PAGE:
I can’t hear them, see them, or smell them, but I know.
It happens every year, on the same day. The skies grow thick with clouds, blotting out the sun before it even has the chance to rise. Darkness hangs over the city all day, and we go about our preparations in the eerie twilight of a dawn that never comes. Then, when sunset would normally approach, a blood moon rises instead. Its crimson glow pierces the cloud cover despite the depth of the roiling mass. Bathed in that bloody light, they come.
Wednesday, 11th of February, 2015.
The birds outside are chirping as usual. Their song is familiar. One of the neighbours is already mowing their lawn. Possibly number fifteen. The sun is bright enough to illuminate my bedroom, despite the closed curtains. My stomach gurgles. There will be no more sleep to be had this morning.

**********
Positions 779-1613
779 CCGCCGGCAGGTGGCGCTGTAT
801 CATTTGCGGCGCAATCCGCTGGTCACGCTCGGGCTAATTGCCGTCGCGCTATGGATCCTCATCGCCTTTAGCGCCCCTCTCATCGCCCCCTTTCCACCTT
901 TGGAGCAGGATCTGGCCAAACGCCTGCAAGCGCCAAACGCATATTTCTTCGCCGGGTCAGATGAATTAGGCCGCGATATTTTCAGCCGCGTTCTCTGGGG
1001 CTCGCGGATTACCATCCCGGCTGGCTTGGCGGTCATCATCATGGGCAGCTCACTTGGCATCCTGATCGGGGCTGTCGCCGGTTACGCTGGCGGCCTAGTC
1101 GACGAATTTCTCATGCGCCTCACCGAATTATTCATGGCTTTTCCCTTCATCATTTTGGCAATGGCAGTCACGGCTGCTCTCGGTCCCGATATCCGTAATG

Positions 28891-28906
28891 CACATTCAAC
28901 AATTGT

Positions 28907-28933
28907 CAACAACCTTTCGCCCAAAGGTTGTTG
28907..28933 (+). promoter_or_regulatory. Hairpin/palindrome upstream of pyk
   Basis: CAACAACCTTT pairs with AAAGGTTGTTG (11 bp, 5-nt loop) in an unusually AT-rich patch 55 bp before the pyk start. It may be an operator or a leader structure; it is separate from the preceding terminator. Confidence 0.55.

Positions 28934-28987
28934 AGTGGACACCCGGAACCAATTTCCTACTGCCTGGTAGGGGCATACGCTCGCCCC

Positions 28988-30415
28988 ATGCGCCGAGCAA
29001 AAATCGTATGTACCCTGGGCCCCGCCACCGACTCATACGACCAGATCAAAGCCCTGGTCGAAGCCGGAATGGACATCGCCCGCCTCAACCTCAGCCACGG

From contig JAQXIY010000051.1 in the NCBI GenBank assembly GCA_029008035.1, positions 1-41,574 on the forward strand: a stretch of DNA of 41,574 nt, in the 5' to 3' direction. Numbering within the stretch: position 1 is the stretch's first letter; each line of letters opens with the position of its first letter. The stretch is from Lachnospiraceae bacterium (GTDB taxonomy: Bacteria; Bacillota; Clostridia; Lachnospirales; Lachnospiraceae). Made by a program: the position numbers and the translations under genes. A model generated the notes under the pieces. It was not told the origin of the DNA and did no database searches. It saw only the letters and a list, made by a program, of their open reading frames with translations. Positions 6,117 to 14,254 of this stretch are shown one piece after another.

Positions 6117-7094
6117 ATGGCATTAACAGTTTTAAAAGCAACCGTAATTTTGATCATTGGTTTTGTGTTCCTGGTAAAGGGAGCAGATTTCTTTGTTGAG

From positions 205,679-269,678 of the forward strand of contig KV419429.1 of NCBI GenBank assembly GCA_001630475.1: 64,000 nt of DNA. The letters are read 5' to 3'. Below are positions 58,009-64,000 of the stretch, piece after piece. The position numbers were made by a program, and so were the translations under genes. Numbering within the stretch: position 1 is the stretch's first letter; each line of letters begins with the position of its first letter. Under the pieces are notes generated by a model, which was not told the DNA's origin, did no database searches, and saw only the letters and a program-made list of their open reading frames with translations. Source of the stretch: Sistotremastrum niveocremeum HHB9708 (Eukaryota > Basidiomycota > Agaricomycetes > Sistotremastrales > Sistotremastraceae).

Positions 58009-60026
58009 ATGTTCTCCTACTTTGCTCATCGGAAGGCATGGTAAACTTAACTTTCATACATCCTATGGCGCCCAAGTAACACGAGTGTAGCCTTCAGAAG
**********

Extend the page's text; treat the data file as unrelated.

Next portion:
I was ten years old when I first saw it. Or, rather, didn’t see it. It never really made itself visible. That is not to say it was invisible by any means; no, it always seemed like it was perfectly able to be seen but placed just out of my range of sight. Out of eye-shot, if you will.
I loved my wife. She was the most beautiful person I had ever seen. Her eyes twinkled blue like the sky, her cheeks were rosy pink like a cherry blossom, and her hair glowed red like a roaring fire. Everything about her was perfect. And she was mine.
Sparing the preamble, Kizumonogatari (or Wound Tale, to which it has been officially localised) opens with an elaborate, multi-page description of a gust of wind lifting the skirt of a high school girl and revealing her panties. Such are we thrust into the mindset of Koyomi Araragi, the girl’s classmate, and the narrator of the eponymous tale of wounds that we are about to explore.
I am in a box.
It is four metres wide, three metres long, and two metres high. The box has a door, a window, and a light. There is a bed to sleep on. There is a cupboard filled with clothes. There are shelves stocked with things to do. There is a computer at a desk through which I can access the world. And there is me.